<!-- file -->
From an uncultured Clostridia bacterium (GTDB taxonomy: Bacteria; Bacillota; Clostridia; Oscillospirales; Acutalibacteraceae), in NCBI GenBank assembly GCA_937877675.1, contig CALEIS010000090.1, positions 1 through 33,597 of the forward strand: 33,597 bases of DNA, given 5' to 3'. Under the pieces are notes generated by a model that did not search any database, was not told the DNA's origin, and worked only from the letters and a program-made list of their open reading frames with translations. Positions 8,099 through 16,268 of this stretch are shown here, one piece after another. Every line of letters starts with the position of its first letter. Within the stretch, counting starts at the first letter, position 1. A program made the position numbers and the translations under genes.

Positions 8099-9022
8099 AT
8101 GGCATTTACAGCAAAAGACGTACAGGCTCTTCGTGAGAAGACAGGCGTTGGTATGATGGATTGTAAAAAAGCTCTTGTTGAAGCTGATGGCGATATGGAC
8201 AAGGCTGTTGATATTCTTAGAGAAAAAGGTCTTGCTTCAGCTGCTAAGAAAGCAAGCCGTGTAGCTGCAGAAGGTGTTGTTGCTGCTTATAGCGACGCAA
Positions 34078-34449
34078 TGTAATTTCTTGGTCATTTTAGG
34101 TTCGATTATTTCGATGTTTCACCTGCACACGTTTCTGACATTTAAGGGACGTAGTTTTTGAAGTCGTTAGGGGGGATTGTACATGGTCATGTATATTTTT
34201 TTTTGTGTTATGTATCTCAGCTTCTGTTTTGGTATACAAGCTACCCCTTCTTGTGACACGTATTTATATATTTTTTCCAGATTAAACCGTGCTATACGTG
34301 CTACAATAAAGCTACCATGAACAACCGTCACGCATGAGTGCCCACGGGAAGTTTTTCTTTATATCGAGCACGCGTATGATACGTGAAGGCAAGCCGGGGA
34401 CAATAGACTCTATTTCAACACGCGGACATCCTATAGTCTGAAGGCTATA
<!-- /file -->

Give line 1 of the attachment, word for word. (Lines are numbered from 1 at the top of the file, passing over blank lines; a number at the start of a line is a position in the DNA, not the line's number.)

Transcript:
From an uncultured Clostridia bacterium (GTDB taxonomy: Bacteria; Bacillota; Clostridia; Oscillospirales; Acutalibacteraceae), in NCBI GenBank assembly GCA_937877675.1, contig CALEIS010000090.1, positions 1 through 33,597 of the forward strand: 33,597 bases of DNA, given 5' to 3'. Under the pieces are notes generated by a model that did not search any database, was not told the DNA's origin, and worked only from the letters and a program-made list of their open reading frames with translations. Positions 8,099 through 16,268 of this stretch are shown here, one piece after another. Every line of letters starts with the position of its first letter. Within the stretch, counting starts at the first letter, position 1. A program made the position numbers and the translations under genes.